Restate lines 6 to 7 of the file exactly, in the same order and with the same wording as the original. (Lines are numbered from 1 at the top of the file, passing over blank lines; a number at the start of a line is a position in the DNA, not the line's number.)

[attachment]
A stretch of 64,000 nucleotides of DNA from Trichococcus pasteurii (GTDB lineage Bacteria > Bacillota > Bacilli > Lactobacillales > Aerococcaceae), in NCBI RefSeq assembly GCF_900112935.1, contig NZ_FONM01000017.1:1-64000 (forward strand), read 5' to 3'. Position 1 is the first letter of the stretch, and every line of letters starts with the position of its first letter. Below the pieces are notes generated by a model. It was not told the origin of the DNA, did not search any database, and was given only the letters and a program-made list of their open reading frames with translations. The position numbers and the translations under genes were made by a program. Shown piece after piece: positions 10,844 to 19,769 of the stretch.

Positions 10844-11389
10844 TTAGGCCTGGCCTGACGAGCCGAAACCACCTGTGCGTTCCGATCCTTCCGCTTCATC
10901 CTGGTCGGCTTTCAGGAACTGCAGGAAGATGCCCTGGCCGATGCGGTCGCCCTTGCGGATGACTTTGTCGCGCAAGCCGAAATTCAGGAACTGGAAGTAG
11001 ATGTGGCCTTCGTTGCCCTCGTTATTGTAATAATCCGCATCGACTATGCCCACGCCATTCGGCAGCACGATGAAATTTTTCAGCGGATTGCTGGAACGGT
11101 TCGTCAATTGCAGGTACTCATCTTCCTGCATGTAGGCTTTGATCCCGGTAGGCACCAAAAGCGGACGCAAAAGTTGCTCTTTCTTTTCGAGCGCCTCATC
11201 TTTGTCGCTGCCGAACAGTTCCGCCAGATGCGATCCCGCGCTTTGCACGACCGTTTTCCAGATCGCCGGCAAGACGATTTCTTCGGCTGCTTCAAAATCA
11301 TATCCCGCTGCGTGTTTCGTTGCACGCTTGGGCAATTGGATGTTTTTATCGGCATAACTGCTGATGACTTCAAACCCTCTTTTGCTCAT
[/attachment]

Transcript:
11101 TCGTCAATTGCAGGTACTCATCTTCCTGCATGTAGGCTTTGATCCCGGTAGGCACCAAAAGCGGACGCAAAAGTTGCTCTTTCTTTTCGAGCGCCTCATC
11201 TTTGTCGCTGCCGAACAGTTCCGCCAGATGCGATCCCGCGCTTTGCACGACCGTTTTCCAGATCGCCGGCAAGACGATTTCTTCGGCTGCTTCAAAATCA